Last week, the Linux Foundation, sent an email to all users, informing them that an attacker had compromised LinuxFoundation.org and Linux.com, also their sub domains. Other pertinent details such as usernames, email addresses, and passwords got stolen too.
The company found out about the recent attack on Thursday. Currently, the foundation is busy conducting a full audit of the affected sites. On a message postdated on the front page of Linux Foundattion website, it says that they are in the process of restoring services in a secure manner as quickly as possible.
As of now, the foundation does not have a clue about the full extent of the intrusion, and advised users to change their passwords as the site becomes operational. Linux Foundation warns users, who use the same passwords on other sites to change the password as soon as they can.
Given the password notification, did the Linux Foundation fail to locked the passwords, for instance by stocking them as ordinary text, instead of salting and hashing them? Not essentially, as claimed by Paul Ducklin, head of technology for Sophos in the Asia Pacific region. In a blog post, that he had written he said that the breach seems to involve a malware compromise, not merely the unlawful retrieval of facts from the servers. If a server got possessed by malware, yet the login process should be measured untrustworthy. Passwords can be easily stolen immediately from memory in the course of login, although it got never written to disk.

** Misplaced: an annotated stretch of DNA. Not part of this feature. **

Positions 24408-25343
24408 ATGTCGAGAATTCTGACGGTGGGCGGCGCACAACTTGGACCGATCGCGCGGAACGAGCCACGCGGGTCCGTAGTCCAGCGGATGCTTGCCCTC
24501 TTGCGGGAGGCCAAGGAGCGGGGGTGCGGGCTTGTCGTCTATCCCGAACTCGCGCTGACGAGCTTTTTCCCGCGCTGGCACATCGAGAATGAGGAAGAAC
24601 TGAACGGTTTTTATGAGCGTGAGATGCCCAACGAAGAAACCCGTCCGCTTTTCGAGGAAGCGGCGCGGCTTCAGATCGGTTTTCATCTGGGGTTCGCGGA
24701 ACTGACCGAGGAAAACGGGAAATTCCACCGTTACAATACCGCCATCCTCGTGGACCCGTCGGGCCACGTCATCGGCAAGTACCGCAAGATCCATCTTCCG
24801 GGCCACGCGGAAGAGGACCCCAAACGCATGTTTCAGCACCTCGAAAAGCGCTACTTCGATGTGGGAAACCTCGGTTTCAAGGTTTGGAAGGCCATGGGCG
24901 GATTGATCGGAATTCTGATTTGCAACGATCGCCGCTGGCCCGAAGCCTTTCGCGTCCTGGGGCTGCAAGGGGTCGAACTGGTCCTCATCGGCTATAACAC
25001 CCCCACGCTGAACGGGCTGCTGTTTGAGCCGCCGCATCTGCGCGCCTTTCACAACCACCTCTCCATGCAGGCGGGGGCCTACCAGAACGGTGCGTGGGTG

linuThe Linux Foundation believes that the attack has something to do with the last month’s attack on kernel.org, which has remained since then, still waiting for the administration to audit the site.
In a statement, earlier posted on the site, the Linux Kernel Organization said it found out that, on August 28,there are few servers that got compromised, with an attacker obtaining root access. The statement claims that they are in the process of confirming the steps in enhancing security across the kernel.org Infrastructure.
Based on the reports of The Register, both Kernel.org servers and the computer of the person, who maintains the site got infected with the malware. The breach last for 17 days before it got detected. Linux experts say it is not that alarming since the site does not house the codes.
Additionally, there were no changes that got made to the distributed code without alarms sounding. The code for the site controlled by the ‘git’ source code management system.